Running with the bulls in the Spanish city of Pamplona can lead to serious injury, even death. How risky is it? According to the website FiveThirtyEight, there was a 0.3% chance of being injured in 2014. In a highly unscientific survey I sent out recently, about half of the respondents chose this figure. A little over one-third of the respondents said they would participate in the event if the probability was this low.
But do people who run with the bulls correctly calculate the risk? After all, FiveThirtyEight called the festival "one of the most jarring examples of how imperfect a process natural selection is ... Literally the only point of going is to survive extreme risk (and to slap a bull on the butt, apparently)."
Choosing a professional, like a dentist or financial advisor, can be difficult when we don't have the requisite expertise to judge their skill level. But there are certain things you can focus on. Check out the video for some criteria to use and how golf balls fit into the equation.
Dentists help create a nicer smile. Hopefully financial advisors make you smile. Chicago's "Make Me Smile" is a great combination of rock with a horn section. The 1970 live version is worth a listen. (Sadly, the 1977 live version shows the deterioration of the late guitarist/singer Terry Kath.) Other "smile" songs include "Desecration Smile" by the Red Hot Chili Peppers and a take on the classic "Smile" by Nat King Cole.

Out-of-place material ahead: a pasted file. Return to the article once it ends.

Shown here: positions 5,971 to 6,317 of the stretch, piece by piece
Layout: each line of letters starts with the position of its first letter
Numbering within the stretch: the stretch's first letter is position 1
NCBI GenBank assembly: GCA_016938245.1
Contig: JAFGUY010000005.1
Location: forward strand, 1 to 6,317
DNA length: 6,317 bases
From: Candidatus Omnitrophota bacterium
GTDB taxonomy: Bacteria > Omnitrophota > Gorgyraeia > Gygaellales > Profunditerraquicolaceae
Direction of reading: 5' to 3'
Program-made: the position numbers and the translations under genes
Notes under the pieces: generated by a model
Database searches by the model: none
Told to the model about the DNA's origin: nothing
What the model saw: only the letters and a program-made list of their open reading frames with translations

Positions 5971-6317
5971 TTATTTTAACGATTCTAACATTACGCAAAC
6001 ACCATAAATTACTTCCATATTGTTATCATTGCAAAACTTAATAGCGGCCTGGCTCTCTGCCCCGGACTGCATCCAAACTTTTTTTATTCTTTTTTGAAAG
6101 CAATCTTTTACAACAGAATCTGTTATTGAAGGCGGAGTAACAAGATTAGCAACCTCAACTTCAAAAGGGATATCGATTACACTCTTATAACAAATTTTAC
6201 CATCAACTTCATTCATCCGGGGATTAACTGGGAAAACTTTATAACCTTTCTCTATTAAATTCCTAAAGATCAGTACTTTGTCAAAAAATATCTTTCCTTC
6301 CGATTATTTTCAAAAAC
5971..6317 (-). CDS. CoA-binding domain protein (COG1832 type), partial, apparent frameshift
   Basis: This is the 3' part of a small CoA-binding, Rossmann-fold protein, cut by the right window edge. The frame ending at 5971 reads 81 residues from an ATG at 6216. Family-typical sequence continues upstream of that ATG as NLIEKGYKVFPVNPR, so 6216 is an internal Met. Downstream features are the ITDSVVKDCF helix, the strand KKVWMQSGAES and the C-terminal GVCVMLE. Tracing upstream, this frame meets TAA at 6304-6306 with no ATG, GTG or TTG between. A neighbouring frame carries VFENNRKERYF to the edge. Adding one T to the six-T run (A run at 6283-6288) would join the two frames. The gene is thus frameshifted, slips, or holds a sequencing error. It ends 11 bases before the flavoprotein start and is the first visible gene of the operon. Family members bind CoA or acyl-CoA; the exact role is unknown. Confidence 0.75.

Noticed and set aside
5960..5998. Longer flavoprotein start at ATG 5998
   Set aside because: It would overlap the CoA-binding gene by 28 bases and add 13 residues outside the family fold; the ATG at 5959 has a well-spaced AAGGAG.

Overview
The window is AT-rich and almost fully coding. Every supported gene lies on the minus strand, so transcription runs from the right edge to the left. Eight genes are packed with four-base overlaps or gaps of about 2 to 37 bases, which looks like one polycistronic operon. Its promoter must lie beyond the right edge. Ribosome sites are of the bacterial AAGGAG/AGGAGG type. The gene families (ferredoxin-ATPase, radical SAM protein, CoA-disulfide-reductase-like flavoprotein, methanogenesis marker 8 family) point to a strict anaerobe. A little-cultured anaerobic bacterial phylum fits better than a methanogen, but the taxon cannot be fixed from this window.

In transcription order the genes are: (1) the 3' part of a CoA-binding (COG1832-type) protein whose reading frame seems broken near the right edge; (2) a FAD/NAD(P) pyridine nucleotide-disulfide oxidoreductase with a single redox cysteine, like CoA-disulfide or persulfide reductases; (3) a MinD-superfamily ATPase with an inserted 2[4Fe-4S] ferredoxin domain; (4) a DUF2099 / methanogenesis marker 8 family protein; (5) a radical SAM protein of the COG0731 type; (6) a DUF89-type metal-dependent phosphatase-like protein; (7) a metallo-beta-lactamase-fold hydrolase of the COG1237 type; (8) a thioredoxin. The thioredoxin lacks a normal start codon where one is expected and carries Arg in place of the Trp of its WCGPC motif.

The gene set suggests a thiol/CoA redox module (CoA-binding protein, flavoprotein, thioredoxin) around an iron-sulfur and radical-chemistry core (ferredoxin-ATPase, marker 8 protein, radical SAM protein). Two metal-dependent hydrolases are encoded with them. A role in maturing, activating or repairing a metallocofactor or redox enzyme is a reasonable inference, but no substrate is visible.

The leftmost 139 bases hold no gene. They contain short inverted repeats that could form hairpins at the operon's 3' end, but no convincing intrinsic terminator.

China overwhelms you -- in a positive way. There is the history, the culture, and the food. There is the size of its cities and the presence of so many people. There is the natural beauty of its mountains, lakes, and rivers. It's hard to convey everything we saw, so I'll focus on some of the broader themes of our experience (as compared to a travelogue).
You say you want a revolution ...
Construction cranes filled the sky of the Chinese cities we visited, adding ever more high rises to the seemingly endless vista of apartment buildings. How could Beijing (population 22 million), Xian (8.5 million), and Chengdu (14 million) become any denser?
The hapless Detroit Lions, the cause of endless frustration, may have done something right for once when they didn't pursue All-Pro defensive lineman Ndamukong Suh in a bidding war that was eventually won by the Miami Dolphins. Suh received a $114 million contract, $60 million of which was guaranteed.
Why do free agents in sports receive such enormous contracts that seem to defy reason? After all, as the website "FiveThirtyEight" points out, Suh's dominance as a player with the Lions may not be replicated in Miami. And even if Suh continues to be a great player, Miami may still have paid him more than he's worth.
During a time of rising gasoline prices, the comedian Jay Leno quipped: "I bought a gallon of gas, as an investment." He probably did not anticipate that this sentiment could one day be a factor in causing oil prices to plunge, as they have recently.
Why has the price of oil dropped more than 50 percent over the past year? Two obvious culprits are our old economic friends, supply and demand. On the supply side, increased production in the U.S., along with the return of production in such places as Libya, has made oil more plentiful. On top of this, a sluggish world economy, especially in slower-growing China, has lessened demand. The result is lower prices.